Costa Rican coffee made history by braking the record during the auction “Cup of Excellence 2018” (Taza de la Excelencia) in the category of fine coffee beans. The beans of Don Cayito estate closed the bid at $300.09 per pound. “With a lot of 529.11 pounds of the Geisha variety, and a honey type processing, it broke the world record established in 2017 by Brazil at $130.20. A conventional coffee sells today in the international market (New York Stock Market) in close to $1.15 a pound; for this auction of specialty coffees the base price was of $5.5 a pound”, explains the Costa Rican Coffee Institute’s (Icafe) press release.
The total value of the lot was of $158,780.62.
Don Cayito, an estate property of the family of Luis Ricardo Calderon and located in Copey de Dota, San Marcos, managed to break the world record.
“This auction is evidence that the quality of Costa Rican coffee is perceived as excellent internationally, countries like Japan, Korea, Saudi Arabia, among others have valued the profile of our coffee beans. This eleventh edition had the participation of 36 lots from the same number of producers of the Central Valley, Occidental Valley and Los Santos.”
“For the National Coffee Sector, the Cup of Excellence is one of the most important events, since the selected lots have the opportunity to compete, receive high prices and penetrate new niche markets for specialty coffees where clients are willing to pay for the quality of Costa Rican coffee”, said Gustavo Gonzalez. Chief of Promotions and Communication of Icafe.
The second highest price paid was also for Don Cayito coffee, at $111.21 per pound, 529.11 pounds for a total value of $58,842.32.
Have you heard or used the saying "Riding the Ox-cart" ("Montado en la Carreta")?
A bit of history of our ancestors ... When Costa Rica organized the transport of coffee from San José to Puntarenas, mainly in the late nineteenth and early twentieth centuries, there were not hundreds, but thousands, of carts that carried coffee to the port.
At some point, Costa Rica exported up to 440,000 quintales (1 quintal = 112 pounds = 46 Kilograms), per year of coffee via the road to Puntarenas. Each ox-cart carried 10 quintales, which means that more than 44,000 ox-cart trips were needed to Puntarenas in each harvest season. A cart needed 8 days to go and 8 to return and coffee was exported during January, February, March and April. In four months, that amount of coffee had to be transported.
Counting repairs and breaks, a boyero (oxherder), then, would make about 4 or 5 trips per season, so we are talking about between 5,000 and 10,000 carts that participated in the export of coffee.
There were endless rows of carts that went to Puntarenas to leave coffee or that returned to San José and the traffic had to be organized, because of the narrowness of the road, the damages that the carts suffered and the topography. Therefore, the Government established a regulation on how the wagons should be driven and on the behavior of the oxen.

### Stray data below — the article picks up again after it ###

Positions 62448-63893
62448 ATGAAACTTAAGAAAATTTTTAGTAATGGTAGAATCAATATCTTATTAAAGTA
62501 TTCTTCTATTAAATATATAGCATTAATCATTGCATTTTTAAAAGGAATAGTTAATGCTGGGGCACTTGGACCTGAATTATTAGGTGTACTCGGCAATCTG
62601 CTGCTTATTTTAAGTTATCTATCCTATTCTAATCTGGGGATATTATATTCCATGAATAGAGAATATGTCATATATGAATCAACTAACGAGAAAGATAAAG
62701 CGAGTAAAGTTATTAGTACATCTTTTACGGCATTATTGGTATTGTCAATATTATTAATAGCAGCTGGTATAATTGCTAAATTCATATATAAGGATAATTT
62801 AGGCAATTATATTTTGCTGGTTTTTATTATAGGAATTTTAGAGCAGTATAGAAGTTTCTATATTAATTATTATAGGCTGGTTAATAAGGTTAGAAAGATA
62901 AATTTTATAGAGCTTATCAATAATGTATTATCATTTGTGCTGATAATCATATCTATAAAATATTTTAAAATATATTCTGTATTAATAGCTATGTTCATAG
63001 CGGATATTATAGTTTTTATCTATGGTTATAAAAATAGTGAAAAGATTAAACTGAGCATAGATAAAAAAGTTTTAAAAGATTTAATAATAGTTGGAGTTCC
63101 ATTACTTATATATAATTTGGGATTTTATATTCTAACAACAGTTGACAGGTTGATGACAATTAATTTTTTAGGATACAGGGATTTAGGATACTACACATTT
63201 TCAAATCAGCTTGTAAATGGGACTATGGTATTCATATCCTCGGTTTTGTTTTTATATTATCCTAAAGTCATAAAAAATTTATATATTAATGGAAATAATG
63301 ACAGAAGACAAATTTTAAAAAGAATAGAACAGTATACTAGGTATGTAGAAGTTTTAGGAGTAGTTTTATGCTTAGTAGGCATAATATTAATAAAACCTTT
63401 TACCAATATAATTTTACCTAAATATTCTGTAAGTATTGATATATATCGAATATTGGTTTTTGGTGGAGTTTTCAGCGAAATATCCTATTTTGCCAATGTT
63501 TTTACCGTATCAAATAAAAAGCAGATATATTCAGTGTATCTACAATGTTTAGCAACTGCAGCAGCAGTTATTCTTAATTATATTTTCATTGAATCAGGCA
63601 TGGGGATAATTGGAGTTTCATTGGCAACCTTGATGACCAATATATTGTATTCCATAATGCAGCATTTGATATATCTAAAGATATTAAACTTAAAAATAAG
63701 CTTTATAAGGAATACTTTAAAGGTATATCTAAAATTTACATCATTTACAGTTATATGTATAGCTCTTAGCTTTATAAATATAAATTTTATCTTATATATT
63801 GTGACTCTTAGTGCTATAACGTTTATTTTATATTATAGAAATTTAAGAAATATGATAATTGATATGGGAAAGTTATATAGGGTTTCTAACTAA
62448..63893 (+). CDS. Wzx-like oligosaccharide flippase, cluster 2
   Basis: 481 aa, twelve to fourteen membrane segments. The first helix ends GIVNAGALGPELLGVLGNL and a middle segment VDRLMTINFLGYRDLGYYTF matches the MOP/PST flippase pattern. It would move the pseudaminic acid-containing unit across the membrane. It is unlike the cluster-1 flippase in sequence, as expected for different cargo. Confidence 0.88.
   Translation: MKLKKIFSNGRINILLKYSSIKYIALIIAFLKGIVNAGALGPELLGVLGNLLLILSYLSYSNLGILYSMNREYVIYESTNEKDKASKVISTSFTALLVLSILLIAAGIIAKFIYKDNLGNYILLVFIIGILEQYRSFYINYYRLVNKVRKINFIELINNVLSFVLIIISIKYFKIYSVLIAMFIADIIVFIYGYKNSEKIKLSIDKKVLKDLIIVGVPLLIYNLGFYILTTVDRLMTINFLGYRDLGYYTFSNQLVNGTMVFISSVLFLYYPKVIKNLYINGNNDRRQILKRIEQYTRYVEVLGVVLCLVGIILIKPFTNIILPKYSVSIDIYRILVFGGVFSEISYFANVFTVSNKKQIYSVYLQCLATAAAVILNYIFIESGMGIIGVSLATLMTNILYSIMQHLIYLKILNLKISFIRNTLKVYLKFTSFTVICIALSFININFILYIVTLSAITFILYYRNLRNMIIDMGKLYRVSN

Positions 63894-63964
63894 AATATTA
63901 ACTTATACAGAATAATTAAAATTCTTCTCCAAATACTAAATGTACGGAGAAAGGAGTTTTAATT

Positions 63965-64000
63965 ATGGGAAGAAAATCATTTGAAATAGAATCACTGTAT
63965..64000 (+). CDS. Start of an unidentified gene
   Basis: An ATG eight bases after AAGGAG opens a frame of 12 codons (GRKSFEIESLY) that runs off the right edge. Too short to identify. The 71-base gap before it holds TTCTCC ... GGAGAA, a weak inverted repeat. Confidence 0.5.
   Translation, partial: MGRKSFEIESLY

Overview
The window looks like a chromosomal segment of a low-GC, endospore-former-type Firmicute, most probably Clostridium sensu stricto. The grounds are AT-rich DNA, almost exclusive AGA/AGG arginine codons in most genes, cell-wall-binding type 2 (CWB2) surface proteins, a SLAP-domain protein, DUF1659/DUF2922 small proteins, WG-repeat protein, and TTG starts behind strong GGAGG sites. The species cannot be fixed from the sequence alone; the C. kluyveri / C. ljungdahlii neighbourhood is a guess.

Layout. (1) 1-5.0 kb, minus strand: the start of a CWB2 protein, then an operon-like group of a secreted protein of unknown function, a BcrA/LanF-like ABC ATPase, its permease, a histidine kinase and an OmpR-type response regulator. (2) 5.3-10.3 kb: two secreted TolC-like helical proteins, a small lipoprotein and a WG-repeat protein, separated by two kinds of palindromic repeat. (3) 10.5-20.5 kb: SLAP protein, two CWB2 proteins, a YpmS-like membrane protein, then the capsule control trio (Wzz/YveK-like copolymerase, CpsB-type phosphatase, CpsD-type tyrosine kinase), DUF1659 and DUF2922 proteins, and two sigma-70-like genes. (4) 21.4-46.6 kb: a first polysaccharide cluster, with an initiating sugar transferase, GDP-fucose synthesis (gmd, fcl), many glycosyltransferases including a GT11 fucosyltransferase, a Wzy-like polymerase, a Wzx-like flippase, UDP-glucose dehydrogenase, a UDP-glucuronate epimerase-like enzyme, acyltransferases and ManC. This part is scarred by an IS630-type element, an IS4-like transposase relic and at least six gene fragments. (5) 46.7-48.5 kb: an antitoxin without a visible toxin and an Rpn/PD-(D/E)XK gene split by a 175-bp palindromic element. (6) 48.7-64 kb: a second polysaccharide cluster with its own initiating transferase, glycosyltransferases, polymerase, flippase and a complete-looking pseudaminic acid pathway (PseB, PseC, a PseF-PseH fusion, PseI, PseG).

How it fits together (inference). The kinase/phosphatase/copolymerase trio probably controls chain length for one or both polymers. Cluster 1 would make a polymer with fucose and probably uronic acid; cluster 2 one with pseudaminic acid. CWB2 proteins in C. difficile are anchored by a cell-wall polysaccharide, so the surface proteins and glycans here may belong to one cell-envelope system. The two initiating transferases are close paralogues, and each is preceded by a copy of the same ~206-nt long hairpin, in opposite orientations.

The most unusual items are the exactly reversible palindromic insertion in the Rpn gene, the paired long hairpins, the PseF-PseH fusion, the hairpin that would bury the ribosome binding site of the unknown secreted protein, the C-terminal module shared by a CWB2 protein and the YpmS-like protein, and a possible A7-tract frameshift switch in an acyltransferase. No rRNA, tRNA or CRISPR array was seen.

To comply with these regulations, the Government established a road horseback police, which constantly would patrol in either direction to monitor full compliance with the rules established in the regulations. One of the norms indicated was the absolute prohibition of driving the cart riding on it. This is, as if it were a horse carriage.
The regulation stipulated that the "boyero" should go in the front of his yoke of oxen, and not, as was often the case, that, when the he was tired, he would sit on the front hatch of the cart and steer the oxen with his feet resting on it. That prohibition had its logic because, if the oxen did not feel the presence of their master, they could be frightened and cause an accident in those endless rows of, really close to one another, carts.
Now, it was the usual practice of the "boyeros" to drink a lot of liquor during the trip. Whether it was the cold in the long nights, the heat in the day, any celebration, any sorrow to endure, whatever it was, but they took a lot of "guaro" (sugar cane based liquor).
When they were so drunk that they could not stand up, they had no choice but to get on the wagon and direct the oxen from there. When the police surprised them in that situation, they immediately put an infraction that implied a fine, which should be published in the official newspaper.
This is how, in the Official Gazette of the time (1870-1890), you can find long lists with such infractions, which say more or less like this: "So-and-so: "One peso fine for riding on the ox-cart". This meant that he had exceeded his intake of liquor, forcing him to abandon his position at the head of his oxen. In this way the expression "being riding on the ox-cart" was associated with being drunk, since the phrase alone has no relation to that condition.
Thus it has transcended until our days. And those who have "rode the cart" had no idea that they were emulating the action of those pioneers who, with their trips to the port, helped create the Costa Rica of today ...
i'm always humbled by the thousands of folks who grow the little batches of coffee beans that bundled together end up in our markets. like our cigars the folks that make it happen at the source are so underpaid and underappreciated.
toby2 - 7/15/2018 11:16 AM made me want some coffee! cool story. i'm always humbled by the thousands of folks who grow the little batches of coffee beans that bundled together end up in our markets. like our cigars the folks that make it happen at the source are so underpaid and underappreciated.
If you like coffee and want to try some new stuff look at mistobox.com You can order coffee from hundreds of different roasters, from a bunch of countries, in about any type you may want
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